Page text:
1.0 Autodesk Defined File Structure
At the core of every AutoCAD drawing are four primary components that must have, as a minimum, one of each identified. The degree of complexity is of course, user definable, however a conservative approach should always be considered when developing these components. This will be self-evident when attempting to audit a drawing file created using these foundational elements. Furthermore, these elements should be automated whenever possible through Templates; Block usage; Menu selections; custom programming, etc. to avoid misinterpretation of standard protocols.
The minimum amount of layers defined is dependent upon the AutoCAD (and/or vertical) application being used as some layers are mandated and cannot be removed. User defined layers may result from corporate needs for data segregation, or for entity creation, display, publication, and editing purposes.
Each layer represents a diverse property value and may lend itself to be widely abused and misinterpreted unless a data dictionary and illustrative documentation exist for reference purposes. Any layering scheme (regardless of its complexity) should be well defined to avoid misuse whenever possible.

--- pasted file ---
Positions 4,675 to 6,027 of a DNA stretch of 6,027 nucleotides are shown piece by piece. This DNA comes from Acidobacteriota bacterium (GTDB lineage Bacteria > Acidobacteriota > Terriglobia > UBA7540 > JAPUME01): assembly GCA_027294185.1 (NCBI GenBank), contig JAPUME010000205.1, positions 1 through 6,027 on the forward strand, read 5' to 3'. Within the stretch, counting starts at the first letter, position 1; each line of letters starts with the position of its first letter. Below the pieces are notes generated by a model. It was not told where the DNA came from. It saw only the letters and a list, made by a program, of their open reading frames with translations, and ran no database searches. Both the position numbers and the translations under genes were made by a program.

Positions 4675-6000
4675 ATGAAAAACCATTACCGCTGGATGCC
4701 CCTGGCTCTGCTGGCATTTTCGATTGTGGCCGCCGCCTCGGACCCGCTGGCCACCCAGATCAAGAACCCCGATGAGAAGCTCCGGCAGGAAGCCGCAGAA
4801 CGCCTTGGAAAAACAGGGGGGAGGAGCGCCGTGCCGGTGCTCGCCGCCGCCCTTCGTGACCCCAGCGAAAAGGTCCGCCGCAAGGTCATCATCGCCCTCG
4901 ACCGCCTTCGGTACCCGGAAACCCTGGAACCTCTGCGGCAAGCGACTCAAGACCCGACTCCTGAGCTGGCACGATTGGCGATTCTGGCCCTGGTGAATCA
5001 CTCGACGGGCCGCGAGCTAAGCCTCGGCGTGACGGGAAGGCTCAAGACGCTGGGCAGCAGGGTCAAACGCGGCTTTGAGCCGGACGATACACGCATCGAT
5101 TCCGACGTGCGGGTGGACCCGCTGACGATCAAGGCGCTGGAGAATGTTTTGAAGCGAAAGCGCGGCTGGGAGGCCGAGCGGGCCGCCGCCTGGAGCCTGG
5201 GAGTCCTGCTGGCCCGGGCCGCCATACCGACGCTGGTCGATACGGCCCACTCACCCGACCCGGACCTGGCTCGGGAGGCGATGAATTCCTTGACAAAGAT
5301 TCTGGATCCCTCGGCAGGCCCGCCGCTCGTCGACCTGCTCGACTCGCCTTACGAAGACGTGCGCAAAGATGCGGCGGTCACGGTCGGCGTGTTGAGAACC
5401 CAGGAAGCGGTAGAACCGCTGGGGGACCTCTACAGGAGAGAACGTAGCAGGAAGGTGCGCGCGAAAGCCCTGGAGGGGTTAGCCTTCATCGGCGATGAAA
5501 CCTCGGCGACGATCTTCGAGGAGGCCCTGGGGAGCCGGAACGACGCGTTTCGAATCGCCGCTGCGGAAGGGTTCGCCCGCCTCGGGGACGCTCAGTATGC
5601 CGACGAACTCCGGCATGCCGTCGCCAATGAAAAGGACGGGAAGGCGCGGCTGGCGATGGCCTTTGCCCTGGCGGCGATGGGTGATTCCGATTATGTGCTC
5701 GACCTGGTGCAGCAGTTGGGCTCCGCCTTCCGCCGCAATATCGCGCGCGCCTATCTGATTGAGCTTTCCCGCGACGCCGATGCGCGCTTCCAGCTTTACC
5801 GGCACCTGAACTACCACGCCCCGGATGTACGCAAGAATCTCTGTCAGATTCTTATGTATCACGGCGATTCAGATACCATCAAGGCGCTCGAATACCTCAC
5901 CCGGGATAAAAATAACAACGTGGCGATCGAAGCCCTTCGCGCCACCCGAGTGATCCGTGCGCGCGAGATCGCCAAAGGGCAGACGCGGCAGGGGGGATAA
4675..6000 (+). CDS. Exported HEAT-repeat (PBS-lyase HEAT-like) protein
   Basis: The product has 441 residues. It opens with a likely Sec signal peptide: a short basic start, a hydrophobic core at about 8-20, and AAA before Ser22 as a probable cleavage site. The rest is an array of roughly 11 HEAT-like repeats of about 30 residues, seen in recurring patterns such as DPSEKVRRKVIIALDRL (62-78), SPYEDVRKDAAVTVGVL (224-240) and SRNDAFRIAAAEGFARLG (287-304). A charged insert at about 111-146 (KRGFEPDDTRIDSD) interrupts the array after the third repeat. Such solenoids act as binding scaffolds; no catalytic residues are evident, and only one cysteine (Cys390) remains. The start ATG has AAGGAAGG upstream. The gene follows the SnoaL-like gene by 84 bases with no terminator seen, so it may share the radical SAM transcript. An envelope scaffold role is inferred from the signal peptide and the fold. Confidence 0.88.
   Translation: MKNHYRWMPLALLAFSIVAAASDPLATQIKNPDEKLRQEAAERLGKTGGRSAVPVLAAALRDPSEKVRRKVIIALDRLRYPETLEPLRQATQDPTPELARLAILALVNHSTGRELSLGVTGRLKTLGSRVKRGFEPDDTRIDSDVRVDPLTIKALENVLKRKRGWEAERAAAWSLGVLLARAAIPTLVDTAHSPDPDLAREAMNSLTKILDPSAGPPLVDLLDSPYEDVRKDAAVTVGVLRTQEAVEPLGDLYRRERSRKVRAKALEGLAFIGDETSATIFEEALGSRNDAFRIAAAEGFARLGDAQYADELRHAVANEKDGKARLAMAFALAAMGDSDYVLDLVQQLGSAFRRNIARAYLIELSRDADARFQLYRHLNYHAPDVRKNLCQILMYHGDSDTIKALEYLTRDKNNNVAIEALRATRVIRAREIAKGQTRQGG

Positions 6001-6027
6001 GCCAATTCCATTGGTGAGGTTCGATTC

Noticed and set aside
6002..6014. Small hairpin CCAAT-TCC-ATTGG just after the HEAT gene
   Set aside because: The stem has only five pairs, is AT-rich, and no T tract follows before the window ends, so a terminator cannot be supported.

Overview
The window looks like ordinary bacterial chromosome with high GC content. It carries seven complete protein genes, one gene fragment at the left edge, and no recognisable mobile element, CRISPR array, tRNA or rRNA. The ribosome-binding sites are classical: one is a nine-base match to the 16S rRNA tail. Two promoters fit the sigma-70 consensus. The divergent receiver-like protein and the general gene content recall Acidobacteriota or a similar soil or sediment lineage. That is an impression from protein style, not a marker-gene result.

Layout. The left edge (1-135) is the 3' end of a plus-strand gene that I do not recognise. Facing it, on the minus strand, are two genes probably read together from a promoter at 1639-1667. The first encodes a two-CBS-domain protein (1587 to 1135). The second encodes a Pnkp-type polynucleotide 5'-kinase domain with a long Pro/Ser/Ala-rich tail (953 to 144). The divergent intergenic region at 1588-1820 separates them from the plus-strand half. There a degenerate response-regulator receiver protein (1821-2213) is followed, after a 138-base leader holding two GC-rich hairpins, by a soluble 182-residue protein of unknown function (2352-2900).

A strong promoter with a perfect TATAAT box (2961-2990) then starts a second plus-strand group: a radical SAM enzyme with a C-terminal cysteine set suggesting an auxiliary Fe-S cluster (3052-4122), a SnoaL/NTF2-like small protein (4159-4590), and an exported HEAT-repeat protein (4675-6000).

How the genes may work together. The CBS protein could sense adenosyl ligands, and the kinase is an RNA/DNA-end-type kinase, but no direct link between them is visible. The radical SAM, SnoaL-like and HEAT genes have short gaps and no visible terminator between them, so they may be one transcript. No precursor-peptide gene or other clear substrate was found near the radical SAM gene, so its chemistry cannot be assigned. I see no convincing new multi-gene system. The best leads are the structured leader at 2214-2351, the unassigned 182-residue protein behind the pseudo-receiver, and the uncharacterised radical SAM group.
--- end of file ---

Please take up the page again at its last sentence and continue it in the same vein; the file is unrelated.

Linetypes are defined within the ACAD.LIN (or other company specific *.LIN) file and must be loaded into each drawing prior to its use. Default linetypes that are consistent across all disciplines of drawings should be preloaded in the templates or other user defined entities when created.
All linetypes (including those defined by the base CAD application) should be represented in a data dictionary and properly illustrated to avoid misuse. This becomes paramount when extended ASCII codes or non-standard text fonts are used to display symbols within the linetype.
1.3 Text Styles
Text styles may be easier to standardize and maintain as each defined style is dependent upon an installed text font. However, care must be taken when establishing standard text styles as specific fonts can become non-supportive or obsolete over time. Eliminating or purging a predefined text style/font can become a challenging task especially if it is embedded within blocks or templates used throughout the organizational structure.